Glycans with Antiviral Activity from Marine Organisms

  • I. D. GriceEmail author
  • G. L. Mariottini
Part of the Results and Problems in Cell Differentiation book series (RESULTS, volume 65)


There remains today a critical need for new antiviral agents, particularly in view of the alarming increase in drug resistance and associated issues. The marine environment has been a prolific contributor towards the identification of novel therapeutic agents in the recent few decades. Added to this, glycans (or carbohydrate- or sugar-based compounds) have in very recent decades made outstanding contributions to the development of novel therapeutics. This review brings together these significant facets of modern drug discovery by presenting the reported literature on glycans derived from marine organisms that possess antiviral activity.

The glycans have been grouped together based on the marine organism they were isolated from, namely, (1) bacteria, (2) chromists, (3) plants and (4) animals. For chromists, glycans are further subsectioned into Ochrophyta (brown algae), Miozoa (according to; also called Myzozoa according to WoRMS, (dinoflagellates) and Bacillariophyta (diatoms). For plants, glycans are further subsectioned into Chlorophyta, Rhodophyta and Tracheophyta. Glycans isolated to date are reported as alginates, chitosan, extracellular polysaccharides, fucans (e.g. fucoidans), galactans (e.g. carrageenans), glycolipids, glycosaminoglycans, glycosides, glycosylated haemocyanin, laminarans, mannans, polysaccharides (not defined), rhamnans and xylomannans. Interestingly, many of the glycans displaying antiviral properties are sulfated.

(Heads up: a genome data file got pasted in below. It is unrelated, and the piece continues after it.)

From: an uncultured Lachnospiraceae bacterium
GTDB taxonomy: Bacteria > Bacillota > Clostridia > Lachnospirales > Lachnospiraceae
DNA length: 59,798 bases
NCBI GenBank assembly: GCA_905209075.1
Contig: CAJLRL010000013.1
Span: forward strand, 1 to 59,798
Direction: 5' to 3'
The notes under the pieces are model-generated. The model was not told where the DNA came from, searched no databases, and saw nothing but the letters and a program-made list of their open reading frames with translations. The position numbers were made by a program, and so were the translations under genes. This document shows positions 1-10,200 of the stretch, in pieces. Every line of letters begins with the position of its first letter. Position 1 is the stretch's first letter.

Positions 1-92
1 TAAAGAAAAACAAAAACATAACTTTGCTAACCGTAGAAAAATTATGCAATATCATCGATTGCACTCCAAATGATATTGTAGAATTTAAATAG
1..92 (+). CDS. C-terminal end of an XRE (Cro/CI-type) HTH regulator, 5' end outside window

Reports indicate that marine-sourced glycans have exhibited antiviral activity against African swine fever virus, cytomegalovirus, dengue virus, Epstein-Barr virus, encephalomyocarditis virus, human immunodeficiency virus, hepatitis C virus, herpes simplex virus, human cytomegalovirus, human papilloma virus, human rhino virus, influenza virus, Japanese encephalitis virus, murine leukaemia virus, murine sarcoma virus, Newcastle disease virus, parainfluenza virus, respiratory syncytial virus, Semliki Forest virus, tobacco mosaic virus, vaccinia virus, varicella zoster virus, viral haemorrhagic septicaemia virus and vesicular stomatitis virus. Selected representative glycan structures are presented in Fig. 20.1.



African swine fever virus




Chondroitin sulfate


Dengue virus


Epstein-Barr virus


Encephalomyocarditis virus












Glucuronic acid


Galactan sulfate


Guluronic acid


Human cytomegalovirus


Hepatitis C virus


Human immunodeficiency virus


Human papilloma virus


Herpes simplex virus


Human rhino virus


Iduronic acid


Influenza virus


Japanese encephalitis virus




Mannuronic acid


Murine leukaemia virus


Murine sarcoma virus


Newcastle disease virus


Parainfluenza virus








Respiratory syncytial virus


Sulfated fucan


Sulfated galactan


Semliki Forest virus


Sulfate groups


Sulfated galactofucan


Sulfated galactan polysaccharide


Sulfated polysaccharide


Sulfated polymannuroguluronate




Sulfated xylomannan


Tobacco mosaic virus


Vaccinia virus


Viral haemorrhagic septicaemia virus


Vesicular stomatitis virus


Varicella zoster virus




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© Springer International Publishing AG, part of Springer Nature 2018

Authors and Affiliations

  1. 1.Institute for Glycomics and School of Medical ScienceGriffith UniversitySouthportAustralia
  2. 2.Department of Earth, Environment and Life SciencesUniversity of GenovaGenovaItaly

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